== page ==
On 17 August, the First Vice President of the Islamic Republic of Afghanistan, AmrullahSaleh, proclaimed himself the caretaker President of Afghanistan and announced the formation of an anti-Taliban front with a reported 6,000+ troopsin the Panjshir Valley, along with Ahmad Massoud and Defense Minister Bismillah Khan Mohammadi.
White House Chief of Staff Ron Klain howeversays that “around 100” U.S. citizens are still in Afghanistan. Last week Secretary of State Antony Blinken said during a press conference that less than 200 and likely closer to 100, Americans that wanted to leave are still in the country.
Further Taliban and opposition forces continue to battle to control the Panjshir Valley north of Kabul with resistance fighters saying they have captured hundreds of Taliban troops.
The National Resistance Front (NRF) of Afghanistan, grouping forces loyal to local leader Ahmad Massoud, said that it surrounded “thousands of terrorists” in Khawak Pass and the Taliban abandoned vehicles and equipment in the DashteRewak area.
According to him nearly 1,000 Taliban fighters were either killed, wounded, or taken captive after the exit route behind them was closed off, Dashti said. The information could not be verified independently.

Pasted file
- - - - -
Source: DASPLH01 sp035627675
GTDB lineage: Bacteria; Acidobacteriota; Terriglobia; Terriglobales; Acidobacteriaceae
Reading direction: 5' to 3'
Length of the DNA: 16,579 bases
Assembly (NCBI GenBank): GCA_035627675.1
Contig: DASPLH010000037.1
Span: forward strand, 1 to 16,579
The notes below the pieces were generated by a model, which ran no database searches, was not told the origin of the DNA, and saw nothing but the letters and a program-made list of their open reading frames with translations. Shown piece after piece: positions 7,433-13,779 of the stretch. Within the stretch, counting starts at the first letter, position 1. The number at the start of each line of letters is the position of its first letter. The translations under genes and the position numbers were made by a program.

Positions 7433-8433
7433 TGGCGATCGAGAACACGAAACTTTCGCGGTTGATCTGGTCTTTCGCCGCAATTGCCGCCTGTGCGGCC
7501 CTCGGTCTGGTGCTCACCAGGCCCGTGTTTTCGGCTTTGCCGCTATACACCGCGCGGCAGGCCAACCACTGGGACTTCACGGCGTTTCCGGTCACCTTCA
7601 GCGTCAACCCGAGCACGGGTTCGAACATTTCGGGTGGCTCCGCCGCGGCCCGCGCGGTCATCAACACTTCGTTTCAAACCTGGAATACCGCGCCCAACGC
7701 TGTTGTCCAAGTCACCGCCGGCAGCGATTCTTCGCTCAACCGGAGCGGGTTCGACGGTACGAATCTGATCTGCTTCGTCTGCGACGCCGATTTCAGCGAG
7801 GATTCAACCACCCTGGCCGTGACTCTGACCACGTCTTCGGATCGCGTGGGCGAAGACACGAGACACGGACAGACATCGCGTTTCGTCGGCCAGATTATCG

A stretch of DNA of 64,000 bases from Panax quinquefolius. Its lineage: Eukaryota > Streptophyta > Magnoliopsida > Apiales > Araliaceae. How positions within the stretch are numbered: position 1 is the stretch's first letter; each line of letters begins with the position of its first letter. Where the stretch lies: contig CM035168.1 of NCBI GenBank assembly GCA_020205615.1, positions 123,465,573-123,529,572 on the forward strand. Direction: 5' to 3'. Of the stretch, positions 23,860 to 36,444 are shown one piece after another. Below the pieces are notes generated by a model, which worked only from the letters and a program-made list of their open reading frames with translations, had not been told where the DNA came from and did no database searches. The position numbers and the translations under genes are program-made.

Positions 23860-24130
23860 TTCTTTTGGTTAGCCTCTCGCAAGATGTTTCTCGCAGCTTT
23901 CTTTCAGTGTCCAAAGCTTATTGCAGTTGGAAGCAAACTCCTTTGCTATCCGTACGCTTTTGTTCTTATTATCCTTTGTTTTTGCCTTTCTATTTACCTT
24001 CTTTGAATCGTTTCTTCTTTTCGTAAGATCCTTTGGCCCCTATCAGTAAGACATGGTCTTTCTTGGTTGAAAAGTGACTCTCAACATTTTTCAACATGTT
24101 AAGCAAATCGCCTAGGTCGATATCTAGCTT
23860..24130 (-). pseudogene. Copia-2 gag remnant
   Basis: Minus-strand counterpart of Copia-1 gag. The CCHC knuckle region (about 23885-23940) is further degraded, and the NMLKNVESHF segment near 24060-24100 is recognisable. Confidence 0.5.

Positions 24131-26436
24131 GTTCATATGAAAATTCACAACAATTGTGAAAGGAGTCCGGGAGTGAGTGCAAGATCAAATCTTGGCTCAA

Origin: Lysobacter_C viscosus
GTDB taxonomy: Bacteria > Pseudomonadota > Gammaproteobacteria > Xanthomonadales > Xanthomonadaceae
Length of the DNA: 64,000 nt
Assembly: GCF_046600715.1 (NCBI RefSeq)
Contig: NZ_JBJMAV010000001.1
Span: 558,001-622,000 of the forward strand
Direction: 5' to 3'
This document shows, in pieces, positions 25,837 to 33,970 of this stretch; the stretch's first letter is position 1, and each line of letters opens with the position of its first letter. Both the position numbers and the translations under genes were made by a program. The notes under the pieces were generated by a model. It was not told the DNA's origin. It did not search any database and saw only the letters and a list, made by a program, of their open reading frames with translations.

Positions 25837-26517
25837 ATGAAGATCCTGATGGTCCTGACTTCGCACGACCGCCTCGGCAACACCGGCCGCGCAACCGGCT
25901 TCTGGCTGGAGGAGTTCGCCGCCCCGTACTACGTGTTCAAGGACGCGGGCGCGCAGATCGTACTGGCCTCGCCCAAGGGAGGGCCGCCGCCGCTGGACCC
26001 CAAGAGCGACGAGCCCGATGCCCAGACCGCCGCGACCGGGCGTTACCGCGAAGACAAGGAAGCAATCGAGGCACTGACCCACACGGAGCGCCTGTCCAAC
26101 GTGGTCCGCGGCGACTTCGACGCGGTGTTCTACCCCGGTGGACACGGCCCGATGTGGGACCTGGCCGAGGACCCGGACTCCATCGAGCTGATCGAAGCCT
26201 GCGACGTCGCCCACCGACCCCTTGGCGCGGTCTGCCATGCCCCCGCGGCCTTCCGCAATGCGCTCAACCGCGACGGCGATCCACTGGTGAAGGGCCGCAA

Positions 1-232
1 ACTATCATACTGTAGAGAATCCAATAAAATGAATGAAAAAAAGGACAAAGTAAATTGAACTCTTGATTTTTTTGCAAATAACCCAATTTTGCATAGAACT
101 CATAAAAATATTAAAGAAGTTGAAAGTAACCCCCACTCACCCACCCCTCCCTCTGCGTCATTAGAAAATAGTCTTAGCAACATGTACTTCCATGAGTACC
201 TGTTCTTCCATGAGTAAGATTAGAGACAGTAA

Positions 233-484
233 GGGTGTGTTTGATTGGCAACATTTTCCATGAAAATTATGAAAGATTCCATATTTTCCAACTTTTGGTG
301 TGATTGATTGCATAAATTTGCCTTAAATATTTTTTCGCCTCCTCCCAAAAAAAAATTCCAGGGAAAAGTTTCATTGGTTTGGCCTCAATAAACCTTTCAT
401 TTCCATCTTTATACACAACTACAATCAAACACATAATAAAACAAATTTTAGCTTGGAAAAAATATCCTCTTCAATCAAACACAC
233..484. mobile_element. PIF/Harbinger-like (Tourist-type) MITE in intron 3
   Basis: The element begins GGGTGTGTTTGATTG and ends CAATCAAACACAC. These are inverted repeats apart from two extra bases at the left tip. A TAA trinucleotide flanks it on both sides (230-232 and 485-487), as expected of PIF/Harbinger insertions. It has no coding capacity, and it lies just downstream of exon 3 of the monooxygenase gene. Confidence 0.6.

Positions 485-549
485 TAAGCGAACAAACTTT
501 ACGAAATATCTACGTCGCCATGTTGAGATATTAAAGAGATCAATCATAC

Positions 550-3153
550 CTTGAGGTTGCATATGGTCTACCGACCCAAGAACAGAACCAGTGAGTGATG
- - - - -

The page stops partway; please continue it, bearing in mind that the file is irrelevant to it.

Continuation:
Meanwhile, Taliban spokesman Bilal Karimi said on Twitter that its forces seized five of the province’s seven districts. Karimi said Khinj and Unabah districts had been taken, he said.
Mullah Abdul GhaniBaradar, the head of the Taliban’s political office, has told that the group is in the process of forming an inclusive government following its lightning takeover of the country last month.
“I assure the people that we strive to improve their living conditions, and that the government will be responsible to everyone and will provide security because it is necessary for economic development, not just in Afghanistan but in the whole world,” he said in the capital, Kabul.
This is what is happening now but nobody know that what would happen to women their education and their role in economy and how relations are normalized with west, Russia, China, US, India,Pakistan and others or whether Afghanistan is becoming a center for another political group in the world with its anarchy.